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Seattle mayor signs legislation strengthening tenant protections into law

New laws signed by Mayor Jenny Durkan limit rent increases so Seattle homes can stay affordable.

Editor’s note: The video above is about Washington state’s new tenant protection laws that went into effect in July 2019.

SEATTLE - Seattle Mayor Jenny Durkan signed legislation strengthening tenant protections into law on Friday.

The legislation aims to improve communication and understanding between landlords and tenants.

“Over the past decade, Seattle was the fastest growing city in the country and our housing supply has not kept up with demand. All this growth has put some significant pressures on our city, like skyrocketing rents and homes that are out of reach for too many,” said Durkan. “As rent and housing costs increase, we must seize every opportunity to take commonsense steps like clarifying rules for landlords and tenants and reducing burdens on renters so residents can remain in their homes.”

The updates to the laws include:

  • Minimum response time to a notice to pay or vacate will increase from three-days to 14 days.
  • Requiring at least 60 days’ notice for all rent increases.
  • Limiting the potential for eviction for non-payment of fees unrelated to the rental costs of a unit by matching the definition of “rent” to new state law.
  • Creating consistency with relocation assistance available to tenants who are forced to move as a result of emergency orders or code violations.
  • Expanding the eligibility for low-income tenants to receive emergency relocation assistance upfront.
  • Improving transactions and notices between landlords and tenants related to non-electronic payments of rent, reasonable notice for planned utility shut-offs, and the distribution of information about the availability of assistance.

Also see | Seattle City Council passes new tenant laws aimed at protecting domestic violence survivors, other renters

Almost half of Seattle residents live in rental housing. From 2012 to 2017, the average cost of rent increased by 37 percent, reaching $1,750.

Additional steps to help keep Seattle residents in their homes include:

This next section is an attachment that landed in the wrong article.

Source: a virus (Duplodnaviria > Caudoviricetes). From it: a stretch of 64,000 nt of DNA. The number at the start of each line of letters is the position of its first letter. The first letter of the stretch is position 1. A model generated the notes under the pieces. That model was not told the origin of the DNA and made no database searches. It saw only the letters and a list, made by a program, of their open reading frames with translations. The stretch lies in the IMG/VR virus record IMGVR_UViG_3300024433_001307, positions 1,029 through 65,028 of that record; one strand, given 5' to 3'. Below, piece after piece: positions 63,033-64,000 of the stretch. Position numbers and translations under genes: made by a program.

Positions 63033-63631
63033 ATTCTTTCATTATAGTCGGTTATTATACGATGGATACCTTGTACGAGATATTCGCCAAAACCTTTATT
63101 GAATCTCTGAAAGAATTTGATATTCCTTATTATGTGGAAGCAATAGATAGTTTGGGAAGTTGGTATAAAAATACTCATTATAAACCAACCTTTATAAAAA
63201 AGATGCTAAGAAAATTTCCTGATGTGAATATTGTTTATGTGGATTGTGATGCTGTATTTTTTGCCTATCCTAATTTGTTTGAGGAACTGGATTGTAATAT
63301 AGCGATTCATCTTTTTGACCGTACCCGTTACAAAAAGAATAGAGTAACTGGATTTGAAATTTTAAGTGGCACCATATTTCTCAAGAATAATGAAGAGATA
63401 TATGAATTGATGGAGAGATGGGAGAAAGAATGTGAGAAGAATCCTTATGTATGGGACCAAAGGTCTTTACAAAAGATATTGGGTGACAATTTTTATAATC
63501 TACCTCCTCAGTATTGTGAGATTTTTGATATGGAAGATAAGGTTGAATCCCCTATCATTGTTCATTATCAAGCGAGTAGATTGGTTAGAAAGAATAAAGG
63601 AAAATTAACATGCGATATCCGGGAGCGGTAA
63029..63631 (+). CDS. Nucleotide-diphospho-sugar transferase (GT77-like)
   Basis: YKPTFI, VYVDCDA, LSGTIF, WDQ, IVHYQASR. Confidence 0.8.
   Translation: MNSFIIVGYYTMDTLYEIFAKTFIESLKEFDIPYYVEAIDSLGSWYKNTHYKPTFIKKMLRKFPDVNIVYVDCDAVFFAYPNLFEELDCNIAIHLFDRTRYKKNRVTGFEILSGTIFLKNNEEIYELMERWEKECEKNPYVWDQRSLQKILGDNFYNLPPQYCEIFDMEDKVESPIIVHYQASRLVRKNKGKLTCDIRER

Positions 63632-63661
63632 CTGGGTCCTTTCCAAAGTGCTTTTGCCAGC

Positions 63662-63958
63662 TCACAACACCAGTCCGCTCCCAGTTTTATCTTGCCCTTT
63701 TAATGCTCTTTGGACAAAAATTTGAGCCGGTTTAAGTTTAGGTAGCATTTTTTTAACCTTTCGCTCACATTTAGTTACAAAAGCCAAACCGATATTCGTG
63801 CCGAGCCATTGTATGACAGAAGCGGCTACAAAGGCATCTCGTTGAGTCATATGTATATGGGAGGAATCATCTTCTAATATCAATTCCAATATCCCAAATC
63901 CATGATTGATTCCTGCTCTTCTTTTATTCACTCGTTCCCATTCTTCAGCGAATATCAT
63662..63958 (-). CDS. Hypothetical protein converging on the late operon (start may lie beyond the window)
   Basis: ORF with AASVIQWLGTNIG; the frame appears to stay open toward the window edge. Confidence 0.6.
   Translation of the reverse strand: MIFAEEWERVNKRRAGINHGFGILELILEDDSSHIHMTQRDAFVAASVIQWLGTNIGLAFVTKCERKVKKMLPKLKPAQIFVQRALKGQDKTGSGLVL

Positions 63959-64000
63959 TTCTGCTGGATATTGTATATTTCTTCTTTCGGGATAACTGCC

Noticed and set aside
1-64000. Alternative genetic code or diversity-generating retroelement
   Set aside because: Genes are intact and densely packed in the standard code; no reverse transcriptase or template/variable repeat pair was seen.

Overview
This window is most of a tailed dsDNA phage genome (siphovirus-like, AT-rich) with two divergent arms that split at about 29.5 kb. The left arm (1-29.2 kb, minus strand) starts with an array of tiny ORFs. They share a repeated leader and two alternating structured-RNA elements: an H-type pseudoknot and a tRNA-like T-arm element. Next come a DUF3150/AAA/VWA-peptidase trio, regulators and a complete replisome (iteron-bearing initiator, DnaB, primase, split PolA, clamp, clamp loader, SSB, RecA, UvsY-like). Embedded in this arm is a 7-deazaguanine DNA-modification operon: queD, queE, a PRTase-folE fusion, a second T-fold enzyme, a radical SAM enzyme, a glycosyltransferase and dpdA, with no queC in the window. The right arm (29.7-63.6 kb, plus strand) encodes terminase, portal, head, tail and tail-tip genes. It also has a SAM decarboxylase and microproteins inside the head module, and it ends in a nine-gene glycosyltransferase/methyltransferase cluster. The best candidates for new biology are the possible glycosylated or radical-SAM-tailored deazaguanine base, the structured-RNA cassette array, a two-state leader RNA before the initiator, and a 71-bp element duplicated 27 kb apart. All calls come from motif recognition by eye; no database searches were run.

• The knowledge of landlord and tenant rights will be improved, and disputes will hopefully be prevented before they happen.
  • It will be unlawful for a landlord to issue a notice to terminate tenancy, increase housing costs, or enter a home unless that notice references how to access the City’s Renting in Seattle program that offers information and resources on the rights and obligations of tenants and landlords.
  • Requiring landlords register with SDCI as part of the Rental Registration and Inspection Ordinance before delivering a notice to terminate a tenancy to increase compliance of rental unit standards.
  • Requiring receipts for cash payments on rent and upon request for other forms of payment.
  • Requiring landlords to allow payment of housing costs by check or other non-electronic means to reduce burden and cost that electronic banking requirements can place on tenants.

The legislation to strengthen tenant protections is one of several measures to address the housing needs of low- and middle-income families as a part of Durkan’s “Housing Seattle Now” initiative.

Also see | One in nine Seattle residents lives below the poverty line

Throughout the 2019 Washington State Legislative Session, Durkan lobbied for increased funding for affordable housing and additional renter’s protections. 

Other changes in state law include:

  • Notices to pay or vacate include information on accessing legal or advocacy resources and available and translated in the top ten languages spoken in Washington state.
  • Allowing the court to reinstate tenancy if the tenant can commit to a payment plan of outstanding fees and rent.
  • Expanding the Landlord Mitigation Program to reimburse landlords for payment of outstanding fees and rent if the court reinstates tenancy.

Also see | Seattle Mayor Jenny Durkan unveils 2020 budget proposal

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